Patients with biopsy-confirmed LABC undergoing NACT consisting of 12 weekly cycles of taxane-based therapy followed by Adriamycin–Cytoxan (AC) treatment, were enrolled in institutional review board-approved, Health Insurance Portability and Accountability Act-compliant clinical trials at our institution. All patients gave informed consent. MRI was performed for each patient on the following 4 separate visits: before the start of NACT (MRI1, pretreatment); after the third weekly cycle of paclitaxel treatment (MRI2, early treatment); after the final cycle of paclitaxel treatment but before the start of AC treatment (MRI3, inter-regimen); and after the completion of AC treatment and before surgery (MRI4, presurgery). Patients were scanned using a standard DCE-MRI protocol, and a subset of patients was also scanned with DTI. In total, 40 women who were scanned with both DCE-MRI and DTI were included in this study. The data from 6 patients were excluded because of DTI scan protocol deviations; so, the final study cohort included 34 patients.
MRI Data Acquisition
All MRI data were acquired on a 1.5 T GE Signa HDx scanner (GE Healthcare, Waukesha, Wisconsin) using an 8-channel bilateral phased array breast coil (Invivo Corp., Gainesville, Florida [formerly Sentinelle Medical, Toronto, Canada]). Bilateral DCE-MRI images were acquired in the axial orientation using a 3-dimensional fast gradient echo sequence with the following parameters: repitition time (TR) = 7 (ms), echo time (TE) = 4.2 ms, flip angle = 10°, and Array Spatial Sensitivity Encoding Technique (ASSET) parallel imaging acceleration factor = 2. Field of view varied from 280 to 360 mm to achieve full bilateral coverage. Patients received 0.1 mmol/kg body weight of gadopentetate dimeglumine (Magnevist, Bayer Healthcare Pharmaceuticals, Berlin, Germany) contrast agent.
Bilateral, axial diffusion tensor images were acquired after DCE-MRI, using a fat-suppressed single-shot echo planar DWI sequence with the following parameters: TR = 6000 ms, TE = 69.6 ms, field of view = 400 × 400 mm, acquisition matrix = 128 × 128, slice thickness = 3 mm, slice skip = 0 mm, number of signal averages = 6, and ASSET factor = 2. Diffusion gradients were applied in 6 directions with b values = 0 and 600 s/mm2. The image acquisition time was 4.3 minutes.
DTI Data Analysis
Parametric maps of the 5 rotationally invariant DTI metrics—mean diffusivity (Davg), also referred to as ADC; maximum tensor eigenvalue (λ1); intermediate tensor eigenvalues (λ2); minimum (λ3) tensor eigenvalues; and FA—were calculated from DTI data based on the methods of Basser and Pierpaoli (15), using in-house software developed in IDL (ITT Visual Information Solutions, Boulder, Colorado). The ADC reflects the magnitude of water mobility and was calculated using equation (1) as follows:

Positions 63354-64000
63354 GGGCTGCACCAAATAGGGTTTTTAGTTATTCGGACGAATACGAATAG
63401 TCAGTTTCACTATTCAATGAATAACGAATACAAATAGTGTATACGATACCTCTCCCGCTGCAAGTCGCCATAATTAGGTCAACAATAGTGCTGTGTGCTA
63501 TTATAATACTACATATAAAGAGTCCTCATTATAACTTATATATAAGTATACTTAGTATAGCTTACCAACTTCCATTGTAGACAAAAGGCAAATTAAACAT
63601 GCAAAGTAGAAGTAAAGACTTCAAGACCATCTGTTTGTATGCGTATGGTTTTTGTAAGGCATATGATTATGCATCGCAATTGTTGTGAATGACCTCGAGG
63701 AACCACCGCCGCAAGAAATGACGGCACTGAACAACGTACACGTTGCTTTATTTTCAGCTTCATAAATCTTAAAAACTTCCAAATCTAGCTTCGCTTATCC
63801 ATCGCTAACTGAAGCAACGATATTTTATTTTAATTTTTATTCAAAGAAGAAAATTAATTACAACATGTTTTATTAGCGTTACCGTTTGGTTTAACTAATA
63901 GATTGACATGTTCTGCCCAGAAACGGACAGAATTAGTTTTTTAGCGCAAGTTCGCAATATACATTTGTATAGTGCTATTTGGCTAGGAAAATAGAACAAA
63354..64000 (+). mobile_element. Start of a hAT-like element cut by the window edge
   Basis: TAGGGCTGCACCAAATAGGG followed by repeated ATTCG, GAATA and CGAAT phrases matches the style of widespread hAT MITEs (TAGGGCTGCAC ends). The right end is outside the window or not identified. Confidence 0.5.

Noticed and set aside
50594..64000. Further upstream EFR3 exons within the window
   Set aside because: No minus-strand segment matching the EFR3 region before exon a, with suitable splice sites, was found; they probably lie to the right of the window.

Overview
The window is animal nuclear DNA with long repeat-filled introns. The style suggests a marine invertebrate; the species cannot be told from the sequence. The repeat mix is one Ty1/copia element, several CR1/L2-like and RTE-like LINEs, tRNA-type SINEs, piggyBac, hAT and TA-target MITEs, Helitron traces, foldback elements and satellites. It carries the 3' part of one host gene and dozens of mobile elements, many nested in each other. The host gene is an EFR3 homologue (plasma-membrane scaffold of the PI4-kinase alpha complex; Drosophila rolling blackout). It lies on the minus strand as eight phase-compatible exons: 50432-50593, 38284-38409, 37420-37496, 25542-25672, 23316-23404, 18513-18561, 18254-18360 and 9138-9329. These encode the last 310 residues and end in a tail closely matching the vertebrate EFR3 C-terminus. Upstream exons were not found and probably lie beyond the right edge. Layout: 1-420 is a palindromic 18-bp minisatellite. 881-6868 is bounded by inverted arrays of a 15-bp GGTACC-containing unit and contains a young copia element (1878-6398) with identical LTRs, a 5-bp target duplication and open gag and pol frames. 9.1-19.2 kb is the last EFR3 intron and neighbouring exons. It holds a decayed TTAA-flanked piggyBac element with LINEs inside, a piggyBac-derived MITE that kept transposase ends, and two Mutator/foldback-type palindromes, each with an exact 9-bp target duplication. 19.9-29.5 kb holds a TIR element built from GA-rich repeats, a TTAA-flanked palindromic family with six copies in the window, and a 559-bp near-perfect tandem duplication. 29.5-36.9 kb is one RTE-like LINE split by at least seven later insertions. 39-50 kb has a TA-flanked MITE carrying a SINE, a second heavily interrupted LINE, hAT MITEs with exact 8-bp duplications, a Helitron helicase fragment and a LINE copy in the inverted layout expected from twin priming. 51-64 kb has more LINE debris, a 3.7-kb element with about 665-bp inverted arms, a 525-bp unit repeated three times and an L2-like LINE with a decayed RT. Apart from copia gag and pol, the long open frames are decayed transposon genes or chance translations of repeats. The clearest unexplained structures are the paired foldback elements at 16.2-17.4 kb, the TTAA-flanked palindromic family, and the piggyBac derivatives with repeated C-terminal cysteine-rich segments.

FA is a unitless measure that reflects the degree of directionality of diffusivity, and was calculated using equation (2) as follows:
An ROI for each tumor was manually defined on a representative slice of the MRI1 and MRI2 diffusion tensor images by a radiologist with 7 years of experience in evaluating breast MRIs. The ROIs were subsequently reviewed by an MRI scientist with 13 years of experience in evaluating breast MRIs and one with 1 year of experience, to ensure that ROIs encompassed only tumor tissue; this resulted in modification of 3 of the ROIs. Tumor ROIs were drawn to encompass areas that were hyperintense on b = 600 s/mm2 combined images and hypointense on corresponding ADC maps. Enhancing areas on corresponding DCE-MRI subtraction images (precontrast subtracted from postcontrast) were also used to guide ROI selection. Clip artifacts and areas of necrosis were excluded from the ROIs. Mean and median tumor FA; λ1, λ2, and λ3; and ADC values were calculated from the corresponding parametric maps for each ROI. The mean difference between the maximum and minimum eigenvalues (λ1–λ3) for tumor was also calculated. Tumor DTI metrics were calculated for time points MRI1 and MRI2, and the early treatment percent changes in DTI metrics [(MRI2 − MRI1)/MRI1) × 100] were also calculated. Additionally, an ROI was drawn for each patient in normal-appearing breast fibroglandular tissue on the contralateral breast, whenever possible on the same DTI slice in a similar location within the unaffected breast (similar anterior/posterior offset and right/left offset) as the tumor. These ROIs were used to calculate mean FA and ADC values for normal breast tissue.